These grants for Yemen will make an important impact on a country in deep need for generations to come.

Jennifer Taggart

Photo: Flickr

The Youngest U.S. President: Five Nominants
Next month, when President-elect Donald Trump is sworn in at age 70, he will officially become the oldest U.S. President to take the oath of office. Article two, section one, clause five of the U.S. Constitution states, “…neither shall any person be eligible to that office who shall not have attained to the age of 35 years.”

Since 1789, there have been nine U.S. Presidents inaugurated before their 50th birthday, though none as young as 35. Meet the five youngest U.S. Presidents.

Teddy Roosevelt – 42 years, 322 days (1901-1909)

Roosevelt was sworn in just over one month before his 43rd birthday after the assassination of the 25th U.S. President, William McKinley. After the Spanish-American War, Roosevelt became known for ending a period of isolation and placing the U.S. on the world stage.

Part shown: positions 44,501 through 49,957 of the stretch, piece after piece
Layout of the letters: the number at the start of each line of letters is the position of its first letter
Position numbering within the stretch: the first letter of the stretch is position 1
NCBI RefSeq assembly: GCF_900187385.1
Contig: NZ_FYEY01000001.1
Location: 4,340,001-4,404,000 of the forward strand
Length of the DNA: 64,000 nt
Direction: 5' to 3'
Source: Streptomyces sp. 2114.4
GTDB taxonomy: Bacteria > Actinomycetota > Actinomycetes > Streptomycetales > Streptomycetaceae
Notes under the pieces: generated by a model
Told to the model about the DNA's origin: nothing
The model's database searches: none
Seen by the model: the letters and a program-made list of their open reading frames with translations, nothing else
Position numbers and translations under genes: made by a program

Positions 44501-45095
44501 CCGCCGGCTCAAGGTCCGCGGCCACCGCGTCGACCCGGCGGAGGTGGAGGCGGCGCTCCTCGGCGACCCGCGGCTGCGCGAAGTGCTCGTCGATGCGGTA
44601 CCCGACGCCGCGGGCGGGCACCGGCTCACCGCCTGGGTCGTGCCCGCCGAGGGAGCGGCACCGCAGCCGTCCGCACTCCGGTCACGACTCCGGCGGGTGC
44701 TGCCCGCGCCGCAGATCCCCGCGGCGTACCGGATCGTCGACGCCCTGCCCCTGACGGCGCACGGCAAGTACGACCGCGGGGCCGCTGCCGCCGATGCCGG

Trivia: The Roosevelt Room at the White House was created in 1934 in honor of the youngest U.S. President in the exact location of his original 1902 office.

John F. Kennedy – 43 years, 236 days (1961-1963)

Although only serving two years before his assassination in 1963, Kennedy was the youngest U.S. President ever to be elected to the oval office. In 1961, under Kennedy’s administration, Congress established the U.S. Arms Control and Disarmament Agency as a separate entity under the U.S. Department of State’s umbrella.

Trivia: Kennedy attended Harvard University. His application to attend was only five sentences long.

Bill Clinton – 46 years, 149 days (1993-2001)

Clinton was inaugurated in January 1993 on the heels of George H.W. Bush’s peaceful resolution to the conflict between the U.S. and Russia. This made Clinton the first president in nearly a century with little urgency to define U.S. foreign policy with the Soviet Union.